We don’t like surprises

One of the recurring themes of dealing with VCs and boards is that we do not like surprises. In addition, tell us the facts, and if there are any negative surprises give us action steps on how you are going to remedy the situation. I have written about the VC/Entrepreneur relationship before and due to its importance will continue to write about it in this blog. Yesterday was one of those days where these themes kept surfacing in my conversations and email and I thought I would share a couple of examples with you.

In one meeting yesterday a VP of Sales candidate for one of my portfolio companies walked me through one of the biggest lessons learned in his first start-up experience - lay out realistic numbers and hit them. That means that if you do not have 100% confidence that you will hit the quarter, don't pad your sales pipeline and wait until the end of the quarter to tell us about a potential miss. You are not doing us a favor by letting us feel like we are going to hit the quarter. Tell us as soon as you know - yes, board members can read between the lines as sales is a numbers game. In addition, explain the action steps you will take to solve the problem so it doesn't happen again. To say the least, he learned alot from that first board experience.

Later in the day, I got an email from another portfolio company's CEO outlining a potential issue with a key partner. Not only did I like the fact that he communicated with the board right away, but I loved how he included a detailed action plan to resolve the issue. This included securing a meeting with the decision maker ASAP. While all of us were concerned about the news and shared our own thoughts on the action plan, we all felt like we were doing all that we could to overcome the partner's issues. In the end, I am sure it will work itself out, but it would have been utterly inexcusable if we learned about this after the fact.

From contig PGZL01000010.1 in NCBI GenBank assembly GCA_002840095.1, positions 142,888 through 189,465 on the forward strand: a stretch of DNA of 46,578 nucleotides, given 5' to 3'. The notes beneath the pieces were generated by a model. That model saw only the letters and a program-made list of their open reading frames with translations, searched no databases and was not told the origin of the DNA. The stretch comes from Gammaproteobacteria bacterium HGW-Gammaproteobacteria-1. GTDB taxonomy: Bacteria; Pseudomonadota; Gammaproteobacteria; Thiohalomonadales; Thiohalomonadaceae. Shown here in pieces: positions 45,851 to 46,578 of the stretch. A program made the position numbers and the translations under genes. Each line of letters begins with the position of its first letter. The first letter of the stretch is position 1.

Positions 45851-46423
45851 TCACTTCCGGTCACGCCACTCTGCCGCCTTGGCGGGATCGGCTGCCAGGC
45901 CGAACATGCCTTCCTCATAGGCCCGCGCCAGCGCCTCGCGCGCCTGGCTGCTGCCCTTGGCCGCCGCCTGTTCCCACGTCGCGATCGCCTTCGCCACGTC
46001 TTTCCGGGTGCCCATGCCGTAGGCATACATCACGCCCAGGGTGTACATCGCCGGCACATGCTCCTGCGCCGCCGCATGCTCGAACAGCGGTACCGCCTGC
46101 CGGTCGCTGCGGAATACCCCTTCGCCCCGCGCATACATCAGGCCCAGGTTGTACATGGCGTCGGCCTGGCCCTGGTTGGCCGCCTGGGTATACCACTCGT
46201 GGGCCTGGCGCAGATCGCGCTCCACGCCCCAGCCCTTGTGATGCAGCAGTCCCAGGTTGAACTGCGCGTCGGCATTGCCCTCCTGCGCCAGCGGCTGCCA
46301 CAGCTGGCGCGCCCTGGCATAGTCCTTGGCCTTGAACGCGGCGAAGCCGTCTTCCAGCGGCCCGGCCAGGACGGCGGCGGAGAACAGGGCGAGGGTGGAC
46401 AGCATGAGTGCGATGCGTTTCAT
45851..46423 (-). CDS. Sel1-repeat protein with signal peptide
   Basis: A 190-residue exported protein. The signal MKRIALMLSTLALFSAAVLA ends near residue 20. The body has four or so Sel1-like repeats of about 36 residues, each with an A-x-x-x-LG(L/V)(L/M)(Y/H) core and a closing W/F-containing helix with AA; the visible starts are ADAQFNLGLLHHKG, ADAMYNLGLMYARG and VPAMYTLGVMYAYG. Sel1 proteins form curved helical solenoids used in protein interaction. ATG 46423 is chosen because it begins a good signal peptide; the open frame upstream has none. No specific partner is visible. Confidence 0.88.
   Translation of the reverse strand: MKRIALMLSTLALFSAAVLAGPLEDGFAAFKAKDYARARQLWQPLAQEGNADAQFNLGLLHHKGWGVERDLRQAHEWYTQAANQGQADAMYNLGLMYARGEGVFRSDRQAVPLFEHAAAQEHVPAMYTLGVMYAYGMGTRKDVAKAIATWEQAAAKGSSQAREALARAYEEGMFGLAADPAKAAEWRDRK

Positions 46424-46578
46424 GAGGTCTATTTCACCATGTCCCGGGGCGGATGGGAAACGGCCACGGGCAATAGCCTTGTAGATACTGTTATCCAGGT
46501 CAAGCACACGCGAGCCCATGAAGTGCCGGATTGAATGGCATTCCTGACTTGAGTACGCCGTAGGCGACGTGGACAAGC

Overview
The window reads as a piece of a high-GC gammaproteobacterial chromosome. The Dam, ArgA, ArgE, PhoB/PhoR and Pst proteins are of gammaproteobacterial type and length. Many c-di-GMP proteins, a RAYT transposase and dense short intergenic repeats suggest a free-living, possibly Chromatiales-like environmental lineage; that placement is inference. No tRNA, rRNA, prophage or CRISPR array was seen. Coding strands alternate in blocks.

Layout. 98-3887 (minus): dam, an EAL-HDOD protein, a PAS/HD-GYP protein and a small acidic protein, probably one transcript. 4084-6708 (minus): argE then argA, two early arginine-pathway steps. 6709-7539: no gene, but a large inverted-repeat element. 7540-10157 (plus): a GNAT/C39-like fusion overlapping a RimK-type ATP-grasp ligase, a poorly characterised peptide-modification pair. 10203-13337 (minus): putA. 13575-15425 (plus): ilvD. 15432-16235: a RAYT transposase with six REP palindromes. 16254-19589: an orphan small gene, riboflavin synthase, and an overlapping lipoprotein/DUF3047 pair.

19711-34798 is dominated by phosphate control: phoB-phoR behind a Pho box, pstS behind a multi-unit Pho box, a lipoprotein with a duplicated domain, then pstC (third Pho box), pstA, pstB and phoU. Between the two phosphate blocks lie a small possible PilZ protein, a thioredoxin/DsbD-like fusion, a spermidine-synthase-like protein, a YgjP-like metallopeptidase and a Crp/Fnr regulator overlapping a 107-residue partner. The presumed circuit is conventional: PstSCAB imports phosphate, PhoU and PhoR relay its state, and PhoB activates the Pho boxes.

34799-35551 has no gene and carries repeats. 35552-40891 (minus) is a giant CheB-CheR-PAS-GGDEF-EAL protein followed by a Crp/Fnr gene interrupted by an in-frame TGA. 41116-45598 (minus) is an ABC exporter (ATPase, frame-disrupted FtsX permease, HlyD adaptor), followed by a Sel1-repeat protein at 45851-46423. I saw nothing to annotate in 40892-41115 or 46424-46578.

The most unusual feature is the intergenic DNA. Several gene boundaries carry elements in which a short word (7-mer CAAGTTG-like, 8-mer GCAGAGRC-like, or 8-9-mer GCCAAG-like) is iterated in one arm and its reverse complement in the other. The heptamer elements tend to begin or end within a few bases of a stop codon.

Anyway, I hope these stories continue to hammer home the importance of working with your board in an open and collaborative manner. Look, bad things happen, but what gets a VC and board upset is not knowing soon enough, soon enough to potentially take corrective action.

Share and Enjoy:
  • Print
  • Digg
  • StumbleUpon
  • del.icio.us
  • Facebook
  • Yahoo! Buzz
  • Twitter
  • Google Bookmarks

Post Author

This post was written by who has written 358 posts on BeyondVC.

No comments yet.

Leave a Reply